On May 9, 2016, the Equal Employment Opportunity Commission (“EEOC”) issued its guidance, “Employer-Provided Leave and the Americans with Disabilities Act” (“Guidance”). This Guidance addresses the rights of disabled employees who seek leave as a reasonable accommodation under the Americans with Disabilities Act of 1990 (“ADA”) and reaffirms the EEOC’s enforcement position with respect to an employer’s obligation to provide leave to such individuals.
In issuing this Guidance, the EEOC noted that 2015 presented a new high in the number of disability charges and a demonstrated trend that many charges involved employer policies that deny or unlawfully restrict the use of leave as a reasonable accommodation. Thus, the focus of the Guidance is to educate both employers and employees regarding the obligation to provide leave as a reasonable accommodation by addressing common questions raised with the EEOC on this topic.
Employee Leave Entitlement Is Extensive
Employers should be aware of a number of the Guidance’s key principles regarding access to leave as a reasonable accommodation:
- Disabled employees who request leave under an employer’s policies must be provided access to such leave on the same basis and under the same conditions as other employees who request leave for non-disability-related reasons.
- Employers must consider providing unpaid leave to a disabled employee as a reasonable accommodation, even if doing so falls outside of the employer’s existing leave policies (e.g., FMLA, personal leave and non-FMLA medical leave), as long as doing so does not create an undue hardship for the employer. This obligation exists even where the employee is not eligible for or has already exhausted leave provided under those other policies.
- Employers are required to make exceptions to policies, including maximum leave policies and “no fault” attendance policies (setting a limit on the number of absences allowed), unless doing so will cause an undue hardship.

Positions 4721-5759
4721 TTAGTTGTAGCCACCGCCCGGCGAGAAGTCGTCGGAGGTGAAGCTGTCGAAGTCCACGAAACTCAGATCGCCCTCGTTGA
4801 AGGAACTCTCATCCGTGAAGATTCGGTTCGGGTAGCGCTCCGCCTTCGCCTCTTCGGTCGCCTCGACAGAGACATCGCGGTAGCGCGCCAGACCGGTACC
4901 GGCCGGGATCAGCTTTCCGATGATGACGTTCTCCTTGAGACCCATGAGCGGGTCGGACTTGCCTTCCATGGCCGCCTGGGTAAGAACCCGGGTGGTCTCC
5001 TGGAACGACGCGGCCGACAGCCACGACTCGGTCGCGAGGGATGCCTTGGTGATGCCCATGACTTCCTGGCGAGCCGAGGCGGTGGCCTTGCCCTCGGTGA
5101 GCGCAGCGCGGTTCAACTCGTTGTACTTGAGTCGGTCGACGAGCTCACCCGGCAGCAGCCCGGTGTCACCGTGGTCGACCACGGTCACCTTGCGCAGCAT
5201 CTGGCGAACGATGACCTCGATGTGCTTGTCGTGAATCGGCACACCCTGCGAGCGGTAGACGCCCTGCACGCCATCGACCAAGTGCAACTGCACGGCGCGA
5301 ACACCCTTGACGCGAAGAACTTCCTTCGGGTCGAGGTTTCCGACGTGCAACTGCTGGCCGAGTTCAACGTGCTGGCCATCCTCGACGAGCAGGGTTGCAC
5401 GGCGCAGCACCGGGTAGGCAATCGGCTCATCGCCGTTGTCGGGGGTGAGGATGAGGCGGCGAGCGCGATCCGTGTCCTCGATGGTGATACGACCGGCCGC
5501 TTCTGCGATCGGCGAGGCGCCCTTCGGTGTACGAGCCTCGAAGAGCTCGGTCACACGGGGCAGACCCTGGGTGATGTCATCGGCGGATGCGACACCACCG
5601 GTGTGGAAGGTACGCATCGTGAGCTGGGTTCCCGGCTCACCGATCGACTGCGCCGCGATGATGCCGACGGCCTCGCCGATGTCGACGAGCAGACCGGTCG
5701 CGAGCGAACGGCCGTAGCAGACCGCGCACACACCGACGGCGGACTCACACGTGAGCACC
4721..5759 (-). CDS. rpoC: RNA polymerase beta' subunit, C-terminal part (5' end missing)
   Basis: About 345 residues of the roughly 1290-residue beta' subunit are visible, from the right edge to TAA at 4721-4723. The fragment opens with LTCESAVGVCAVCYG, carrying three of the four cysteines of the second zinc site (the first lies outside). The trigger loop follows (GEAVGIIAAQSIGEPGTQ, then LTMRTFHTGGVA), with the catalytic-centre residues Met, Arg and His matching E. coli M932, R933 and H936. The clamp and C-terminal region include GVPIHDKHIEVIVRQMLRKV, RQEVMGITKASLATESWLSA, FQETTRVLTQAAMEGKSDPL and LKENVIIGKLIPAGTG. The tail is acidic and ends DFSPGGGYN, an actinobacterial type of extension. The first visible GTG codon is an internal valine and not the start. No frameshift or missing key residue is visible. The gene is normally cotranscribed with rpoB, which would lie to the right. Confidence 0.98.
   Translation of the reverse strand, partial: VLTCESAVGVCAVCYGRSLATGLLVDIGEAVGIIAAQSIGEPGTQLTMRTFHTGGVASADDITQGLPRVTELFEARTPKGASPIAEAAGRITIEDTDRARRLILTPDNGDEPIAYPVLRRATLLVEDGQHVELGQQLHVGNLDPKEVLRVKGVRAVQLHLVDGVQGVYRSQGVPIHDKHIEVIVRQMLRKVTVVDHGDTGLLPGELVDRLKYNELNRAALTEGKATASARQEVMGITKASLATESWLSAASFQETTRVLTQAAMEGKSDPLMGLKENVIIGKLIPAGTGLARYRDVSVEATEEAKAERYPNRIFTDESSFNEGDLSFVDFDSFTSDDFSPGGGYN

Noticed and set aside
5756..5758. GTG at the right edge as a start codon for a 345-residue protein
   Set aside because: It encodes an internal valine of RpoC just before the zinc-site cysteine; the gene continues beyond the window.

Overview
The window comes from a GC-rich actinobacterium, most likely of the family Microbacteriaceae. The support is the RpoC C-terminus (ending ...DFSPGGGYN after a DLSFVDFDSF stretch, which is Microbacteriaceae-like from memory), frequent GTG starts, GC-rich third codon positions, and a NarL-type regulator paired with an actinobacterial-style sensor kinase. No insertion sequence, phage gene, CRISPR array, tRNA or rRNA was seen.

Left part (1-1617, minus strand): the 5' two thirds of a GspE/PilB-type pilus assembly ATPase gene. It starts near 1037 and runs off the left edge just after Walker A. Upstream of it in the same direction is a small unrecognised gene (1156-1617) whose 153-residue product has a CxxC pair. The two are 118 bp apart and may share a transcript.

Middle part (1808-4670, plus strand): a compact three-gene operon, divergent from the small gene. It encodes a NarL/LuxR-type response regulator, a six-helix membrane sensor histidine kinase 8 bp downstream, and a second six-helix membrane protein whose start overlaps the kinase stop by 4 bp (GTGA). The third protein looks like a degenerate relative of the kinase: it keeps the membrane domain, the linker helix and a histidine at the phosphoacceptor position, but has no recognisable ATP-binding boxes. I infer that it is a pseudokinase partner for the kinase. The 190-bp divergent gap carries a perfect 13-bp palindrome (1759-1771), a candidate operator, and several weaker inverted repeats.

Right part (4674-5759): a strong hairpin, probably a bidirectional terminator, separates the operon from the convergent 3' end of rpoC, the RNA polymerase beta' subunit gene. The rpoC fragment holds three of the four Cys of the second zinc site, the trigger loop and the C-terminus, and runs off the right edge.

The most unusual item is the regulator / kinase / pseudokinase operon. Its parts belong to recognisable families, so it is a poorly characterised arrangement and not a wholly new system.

The Interactive Process
The Guidance emphasizes the employer’s obligation to engage in an individualized, interactive process with an employee once the employee notifies the employer of the need for leave due to a disability. As part of this process, employers may obtain information from the employee’s healthcare provider (with the employee’s permission) to confirm or to elaborate on information the employee has provided. In connection with employee requests to extend leave beyond that which was originally provided by the employer, the Guidance confirms that an employer may obtain medical documentation specifying the amount of the additional leave needed, the reasons for the additional leave and why the initial estimate of a return date proved inaccurate.
The Guidance elaborates on the form of communication used by an employer in the interactive process and cautions against using “form letters” that instruct employees that they must return to work by a certain date or face discipline or termination. The EEOC recommends that employers modify these letters to inform employees that if the employee needs additional unpaid leave as a reasonable accommodation for a disability, the employee should notify the employer, which will then consider the request.